Estimating memory locality for virtual machines on NUMA systems
Author(s)Milouchev, Alexandre (Alexandre M.)
Massachusetts Institute of Technology. Department of Electrical Engineering and Computer Science.
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The multicore revolution sparked another, similar movement towards scalable memory architectures. With most machines nowadays exhibiting non-uniform memory access (NUMA) properties, software and operating systems have seen the necessity to optimize their memory management to take full advantage of such architectures. Type 1 (native) hypervisors, in particular, are required to extract maximum performance from the underlying hardware, as they often run dozens of virtual machines (VMs) on a single system and provide clients with performance guarantees that must be met. While VM memory demand is often satisfied by CPU caches, memory-intensive workloads may induce a higher rate of last-level cache misses, requiring more accesses to RAM. On today's typical NUMA systems, accessing local RAM is approximately 50% faster than remote RAM. We discovered that current-generation processors from major manufacturers do not provide inexpensive ways to characterize the memory locality achieved by VMs and their constituents. Instead, we present in this thesis a series of techniques based on statistical sampling of memory that produce powerful estimates for NUMA locality and related metrics. Our estimates offer tremendous insight on inefficient placement of VMs and memory, and can be a solid basis for algorithms aiming at dynamic reorganization for improvements in locality, as well as NUMA-aware CPU scheduling algorithms.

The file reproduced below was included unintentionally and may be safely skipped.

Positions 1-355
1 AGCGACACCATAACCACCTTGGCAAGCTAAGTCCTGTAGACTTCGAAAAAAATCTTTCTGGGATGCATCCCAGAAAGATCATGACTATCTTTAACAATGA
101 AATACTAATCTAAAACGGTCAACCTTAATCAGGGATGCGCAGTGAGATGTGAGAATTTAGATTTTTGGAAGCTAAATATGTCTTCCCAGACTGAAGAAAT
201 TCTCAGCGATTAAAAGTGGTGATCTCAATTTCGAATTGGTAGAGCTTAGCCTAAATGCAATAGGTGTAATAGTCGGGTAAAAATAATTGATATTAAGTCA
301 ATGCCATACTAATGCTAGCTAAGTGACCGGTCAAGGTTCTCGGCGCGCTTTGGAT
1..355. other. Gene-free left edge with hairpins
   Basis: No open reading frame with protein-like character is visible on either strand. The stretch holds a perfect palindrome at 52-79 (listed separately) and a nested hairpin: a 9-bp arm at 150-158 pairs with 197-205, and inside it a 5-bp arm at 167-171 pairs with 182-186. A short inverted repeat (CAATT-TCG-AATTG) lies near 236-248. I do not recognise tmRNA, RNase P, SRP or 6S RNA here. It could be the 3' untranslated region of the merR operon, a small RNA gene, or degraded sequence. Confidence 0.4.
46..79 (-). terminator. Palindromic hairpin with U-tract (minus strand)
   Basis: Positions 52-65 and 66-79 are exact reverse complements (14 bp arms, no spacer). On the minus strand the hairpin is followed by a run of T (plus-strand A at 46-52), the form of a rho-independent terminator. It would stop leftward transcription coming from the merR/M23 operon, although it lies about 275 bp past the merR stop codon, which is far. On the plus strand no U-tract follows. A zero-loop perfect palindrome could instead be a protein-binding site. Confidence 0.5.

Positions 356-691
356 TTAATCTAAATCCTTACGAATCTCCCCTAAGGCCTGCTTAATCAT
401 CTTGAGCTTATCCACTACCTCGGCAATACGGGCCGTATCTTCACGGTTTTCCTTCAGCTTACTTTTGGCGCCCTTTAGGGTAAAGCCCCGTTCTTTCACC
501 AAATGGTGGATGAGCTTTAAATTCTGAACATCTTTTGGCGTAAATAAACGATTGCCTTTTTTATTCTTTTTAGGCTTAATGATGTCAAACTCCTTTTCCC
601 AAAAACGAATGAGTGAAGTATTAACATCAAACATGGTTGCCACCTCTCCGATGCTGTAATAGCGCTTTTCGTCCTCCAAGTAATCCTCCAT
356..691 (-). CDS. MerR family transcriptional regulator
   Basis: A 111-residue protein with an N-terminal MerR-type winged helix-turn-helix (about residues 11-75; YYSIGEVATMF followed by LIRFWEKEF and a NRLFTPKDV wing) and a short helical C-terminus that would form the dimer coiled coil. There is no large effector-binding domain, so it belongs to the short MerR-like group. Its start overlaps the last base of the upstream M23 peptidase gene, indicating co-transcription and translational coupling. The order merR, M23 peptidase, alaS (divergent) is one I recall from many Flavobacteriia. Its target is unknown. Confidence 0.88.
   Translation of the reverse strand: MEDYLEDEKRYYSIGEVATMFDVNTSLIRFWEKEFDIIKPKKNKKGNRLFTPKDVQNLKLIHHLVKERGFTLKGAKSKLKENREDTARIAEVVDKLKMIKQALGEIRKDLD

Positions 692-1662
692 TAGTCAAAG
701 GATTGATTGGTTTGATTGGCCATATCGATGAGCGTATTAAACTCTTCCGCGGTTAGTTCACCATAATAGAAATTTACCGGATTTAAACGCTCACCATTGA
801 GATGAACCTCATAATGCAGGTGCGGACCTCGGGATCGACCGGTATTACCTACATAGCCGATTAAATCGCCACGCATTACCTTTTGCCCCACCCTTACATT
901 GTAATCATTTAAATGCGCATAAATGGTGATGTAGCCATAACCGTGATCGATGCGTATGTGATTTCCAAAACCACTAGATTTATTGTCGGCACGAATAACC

Thesis: M. Eng., Massachusetts Institute of Technology, Department of Electrical Engineering and Computer Science, 2013.Cataloged from PDF version of thesis.Includes bibliographical references (pages 59-61).
DepartmentMassachusetts Institute of Technology. Department of Electrical Engineering and Computer Science.
Massachusetts Institute of Technology
Electrical Engineering and Computer Science.